The night they found themselves at the entrance of a cave was the night that changed everything. Not her penchant for chocolate, not his need for glasses, but everything intangible that made them who they are. If they hadn’t gone, time would have proceeded with the kind of comfortable familiarity that made it easy to stay in one place, watch sunsets from the porch, and turn the seasons with apple cider and fireworks again and again and again until wrinkles replaced suntans and bifocals replaced aviator shades. Instead, that night, that wondrous, heart-aching night, uprooted them, rendering the world that once contented them small and simple, dull and unsatisfying. At the foot of the cave, they didn’t realize that they should have turned around, walked back home, helped with supper, and settled into a quiet evening followed by a quiet sleep. At the foot of the cave, they laughed and said, “What’s this?” and one looked at the other who looked back at the other, and soon enough they had convinced each other that the course of action was to step forward, into the cave, just to see what might be there.
The cave itself was behind the high-school football field, tucked among the briers, hidden by a thick woods that few people really cared exploring. Other woods, green and friendly, with paths and squirrels, berries and streams, were frequented by picnickers, hikers, and curious excavators. These woods, the ones behind the high school, were old, grey, and tired. A hollow echo followed the children as they crunched the dry leaves beneath their feet, tossing a purple ball back and forth.
“One-hundred teen!” he let out, catching the ball behind his back. The bubble of laughter burst rich from their little voices then died quickly as the woods swallowed it whole. “Let’s go over there.”
Without a word, she skipped after his running start, and soon they were in a tag-you’re-it game, zipping and flying in and off of the long-worn path that snaked through the woods.
When she tripped which made him stop, he saw it: “What’s that?” Within a moment, they were standing at the foot of a cave, a moss-covered, grey cave, that bent steeply, so they couldn’t see where it went. They went in. Then they went deeper. He took out his boy-scout flashlight, shook it twice, then lit the ground before them. When the cold took her feet and then took her cheeks and her neck, she grabbed his hand. Yet they kept walking. It was now pitch black, save for the streak of the flashlight. The darkness was so thick and heavy, it changed even the most familiar objects. When the light hit their feet, they looked strange and foreign, as though not belonging to them.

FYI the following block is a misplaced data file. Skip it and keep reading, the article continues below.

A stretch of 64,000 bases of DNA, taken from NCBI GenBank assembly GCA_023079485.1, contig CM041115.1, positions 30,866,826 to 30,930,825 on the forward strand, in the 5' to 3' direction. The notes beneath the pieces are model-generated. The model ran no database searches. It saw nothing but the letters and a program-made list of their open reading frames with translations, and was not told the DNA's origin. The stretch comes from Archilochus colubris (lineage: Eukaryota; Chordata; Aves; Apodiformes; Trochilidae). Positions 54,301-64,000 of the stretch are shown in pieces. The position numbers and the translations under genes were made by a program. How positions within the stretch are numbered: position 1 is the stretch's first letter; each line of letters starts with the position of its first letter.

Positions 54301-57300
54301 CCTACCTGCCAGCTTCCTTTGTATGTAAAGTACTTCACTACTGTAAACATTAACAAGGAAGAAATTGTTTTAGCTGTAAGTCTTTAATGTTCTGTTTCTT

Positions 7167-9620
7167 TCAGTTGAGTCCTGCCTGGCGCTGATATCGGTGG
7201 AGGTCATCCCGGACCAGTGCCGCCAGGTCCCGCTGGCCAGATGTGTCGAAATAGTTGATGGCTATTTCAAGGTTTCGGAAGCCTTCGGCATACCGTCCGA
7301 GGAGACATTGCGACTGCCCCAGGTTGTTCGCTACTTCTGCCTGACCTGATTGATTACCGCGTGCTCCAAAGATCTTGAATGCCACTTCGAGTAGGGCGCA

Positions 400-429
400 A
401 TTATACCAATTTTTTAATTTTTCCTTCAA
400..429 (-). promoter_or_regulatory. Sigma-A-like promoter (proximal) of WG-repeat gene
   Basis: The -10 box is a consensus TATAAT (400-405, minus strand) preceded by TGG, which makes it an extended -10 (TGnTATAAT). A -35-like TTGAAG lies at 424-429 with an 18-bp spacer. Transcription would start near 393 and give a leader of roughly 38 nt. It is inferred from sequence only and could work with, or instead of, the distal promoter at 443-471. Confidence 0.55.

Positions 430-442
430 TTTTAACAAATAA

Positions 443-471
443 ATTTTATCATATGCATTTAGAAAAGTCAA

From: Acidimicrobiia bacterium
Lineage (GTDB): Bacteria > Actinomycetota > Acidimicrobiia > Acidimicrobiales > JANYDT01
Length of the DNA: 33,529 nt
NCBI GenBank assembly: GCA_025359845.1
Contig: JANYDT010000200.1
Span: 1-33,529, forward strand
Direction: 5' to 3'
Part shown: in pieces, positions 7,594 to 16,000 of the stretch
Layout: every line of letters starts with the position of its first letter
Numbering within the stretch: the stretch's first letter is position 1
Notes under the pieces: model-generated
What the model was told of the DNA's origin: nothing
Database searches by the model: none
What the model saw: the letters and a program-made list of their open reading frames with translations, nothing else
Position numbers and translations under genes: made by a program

It was then that they saw a faint light in the distance. If it had just been the light, they may have been aware of the strangeness of such a find so deep within a cave, they may have turned and crept away, quietly, quickly. But a warmth eminated from the light source, a much welcomed respite from the chill that had taken over their limbs and their faces. They walked towards the warmth. They walked and walked, and the light became brighter, warmer. A humming noise, serene and holy, began to rise from the cavern walls. They walked and walked, and the cave walls narrowed and narrowed. They scrunched their bodies small and squeezed on, ducking and crouching.
At the turn of a corner, the walls fell away. A strange man, skinny in stature and with a long beard of gold stood in the center of a great cavern. The ceiling 100 feet tall, the walls glowing in orange and gold, a circle of mini horses running and running around him. The children fell back in awe and shock, unable to move and unable to look away. The strange man, in robes of deep velvet, looked up and said, “I’ve been waiting for you.” He said so kindly, but not without regret. He held out his hand and a wave of swirling bubbles and crystal sequins danced towards the children, wrapping their waists and warping quietly into silver chairs that they suddenly found themselves sitting in, floating, rising up and down and dancing their way towards the strange man. The strange man was now in a chair of his own, and they floated together and then were upside down, looking up, at the ground. The ground was now shiny glass, crystal clear, showing everything possible. He let them look, deeply. He watched them look at all that they could become. A small tear slide down his forehead as the children suddenly knew what many things they could not be. Each choice would haunt them, a loss, a possibility never to be realized. The knowing would be their undoing.